What if I told you that early in the Christian Church’s history, there were hundreds of translations of the
Christian Bible? What if I told you that there were tons of thousands of different stories purporting to talk about Jesus Christ and His disciples? What if I told you that when you look at all those texts, it’s very easy to become confused about what it means to be a Christian, what the proper relationship between God and man is, as well as other important doctrinal issues? What if I told you that early on in the Christian church’s history, there were many people who believed God lies within, meaning every man ultimately is a god?
Sounds crazy, right? Sounds like a completely different place and time from what we have now. You would be absolutely correct to think that. Any attempt to figure out where the modern Bible came from must take into account these historical trends.
The modern Bible is simply a collection of Greek manuscripts from the several decades after the death of Jesus all the way to 200s. Around this time, there were many competing versions of the Bible. Some were written in the Coptic language, others were in Syrian, and Babylonian. There were all sorts of competing translations, but if you took the time to read the text, there is actually quite a tremendous amount of continuity among these different types written in different times in different languages.
It is in this context that the early church decided to commission a monk named St. Jerome to compile a wide range of Hebrew and Greek texts to put together what eventually became the Old and New Testament. This version called the standard Latin Vulgate because it’s written in the “vulgar” or common Roman tongue became the standard Catholic Bible for hundreds of years.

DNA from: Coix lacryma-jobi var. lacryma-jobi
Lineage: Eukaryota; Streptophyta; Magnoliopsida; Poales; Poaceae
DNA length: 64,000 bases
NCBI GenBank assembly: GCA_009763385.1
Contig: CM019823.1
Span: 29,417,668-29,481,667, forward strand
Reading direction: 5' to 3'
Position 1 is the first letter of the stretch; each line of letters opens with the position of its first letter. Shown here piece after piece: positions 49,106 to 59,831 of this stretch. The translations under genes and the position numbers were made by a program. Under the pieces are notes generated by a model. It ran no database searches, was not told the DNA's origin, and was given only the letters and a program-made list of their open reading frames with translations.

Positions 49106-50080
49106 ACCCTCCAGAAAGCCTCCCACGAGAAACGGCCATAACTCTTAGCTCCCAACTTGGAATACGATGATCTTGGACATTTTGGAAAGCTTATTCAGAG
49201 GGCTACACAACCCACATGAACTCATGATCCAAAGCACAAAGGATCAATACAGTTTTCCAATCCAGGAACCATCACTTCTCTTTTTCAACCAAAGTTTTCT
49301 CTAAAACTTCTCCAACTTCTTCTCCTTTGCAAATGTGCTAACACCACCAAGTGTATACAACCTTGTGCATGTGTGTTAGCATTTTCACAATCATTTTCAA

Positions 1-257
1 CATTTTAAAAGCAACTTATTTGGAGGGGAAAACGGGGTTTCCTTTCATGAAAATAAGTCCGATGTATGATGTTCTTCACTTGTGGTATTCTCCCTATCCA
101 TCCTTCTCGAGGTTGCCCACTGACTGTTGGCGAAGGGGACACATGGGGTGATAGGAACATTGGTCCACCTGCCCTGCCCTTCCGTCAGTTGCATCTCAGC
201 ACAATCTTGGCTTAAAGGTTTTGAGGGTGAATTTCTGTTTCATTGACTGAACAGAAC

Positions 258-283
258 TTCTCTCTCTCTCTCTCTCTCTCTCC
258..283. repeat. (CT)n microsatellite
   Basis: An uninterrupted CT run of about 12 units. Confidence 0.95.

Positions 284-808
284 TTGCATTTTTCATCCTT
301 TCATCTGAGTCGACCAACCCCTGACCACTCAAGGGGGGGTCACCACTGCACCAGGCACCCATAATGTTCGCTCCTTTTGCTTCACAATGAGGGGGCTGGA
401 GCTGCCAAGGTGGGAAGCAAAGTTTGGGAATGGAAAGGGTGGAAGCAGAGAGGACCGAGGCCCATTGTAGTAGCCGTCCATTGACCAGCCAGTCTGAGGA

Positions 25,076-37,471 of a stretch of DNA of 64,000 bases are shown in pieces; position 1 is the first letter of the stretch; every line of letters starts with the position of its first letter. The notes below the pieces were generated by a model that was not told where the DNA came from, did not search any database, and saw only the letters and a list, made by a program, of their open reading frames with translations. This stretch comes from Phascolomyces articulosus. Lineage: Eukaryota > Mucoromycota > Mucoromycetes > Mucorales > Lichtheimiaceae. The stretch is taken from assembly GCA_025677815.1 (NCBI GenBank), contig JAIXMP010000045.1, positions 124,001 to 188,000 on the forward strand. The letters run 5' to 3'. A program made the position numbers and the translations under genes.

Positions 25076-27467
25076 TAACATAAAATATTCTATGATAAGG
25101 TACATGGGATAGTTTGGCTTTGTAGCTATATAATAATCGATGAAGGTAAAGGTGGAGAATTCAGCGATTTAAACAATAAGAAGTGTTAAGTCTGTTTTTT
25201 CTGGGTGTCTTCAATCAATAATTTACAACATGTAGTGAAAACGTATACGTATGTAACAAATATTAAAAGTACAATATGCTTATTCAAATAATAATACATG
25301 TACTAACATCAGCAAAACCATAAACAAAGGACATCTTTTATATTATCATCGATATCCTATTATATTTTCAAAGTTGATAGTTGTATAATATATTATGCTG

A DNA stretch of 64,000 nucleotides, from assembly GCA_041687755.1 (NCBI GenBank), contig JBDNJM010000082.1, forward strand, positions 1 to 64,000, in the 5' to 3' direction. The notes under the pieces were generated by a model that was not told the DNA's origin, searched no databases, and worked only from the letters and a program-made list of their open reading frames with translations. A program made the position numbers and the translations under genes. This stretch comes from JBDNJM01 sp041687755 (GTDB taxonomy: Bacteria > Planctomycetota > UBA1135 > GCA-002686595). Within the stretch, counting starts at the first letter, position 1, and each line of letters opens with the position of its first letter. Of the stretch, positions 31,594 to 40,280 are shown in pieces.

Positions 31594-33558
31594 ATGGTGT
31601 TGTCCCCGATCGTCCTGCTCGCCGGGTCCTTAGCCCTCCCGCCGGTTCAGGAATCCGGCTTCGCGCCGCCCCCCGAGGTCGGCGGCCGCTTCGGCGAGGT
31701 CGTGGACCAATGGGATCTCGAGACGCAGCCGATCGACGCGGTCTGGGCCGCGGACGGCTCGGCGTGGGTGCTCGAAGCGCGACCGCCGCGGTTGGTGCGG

However, it was far from perfect. First, it included books from the Greek translation of the Hebrew Bible that the Jews themselves did not recognize. These books became a pillar of medieval Catholic theology until the Reformation corrected these errors.
Moreover, there were problematic translations in the Vulgate that actually played a big role in shaping Catholic theology and setting the groundwork for the conflict that erupted in the great Reformation. For example, the whole concept of penance was in fact based on a mistranslation of the word repent.
The modern Bible initially arose from the efforts of Jerome to come up with a standardized Christian text. Make no mistake about it, he did an amazing job. He could have easily dropped the ball and incorporated all these conflicting Gnostic texts that would have totally distorted Christian theology and possibly poisoned the Christian faith early on, but the fact that he was able to filter out a lot of that noise, and come up with truly inspired text is quite a feat in of itself.
Still, the modern Protestant Bible arises from the Textus Receptus-a compilation of ancient Greek manuscripts and other translated texts gathered by legendary Renaissance era humanist scholar Erasmus.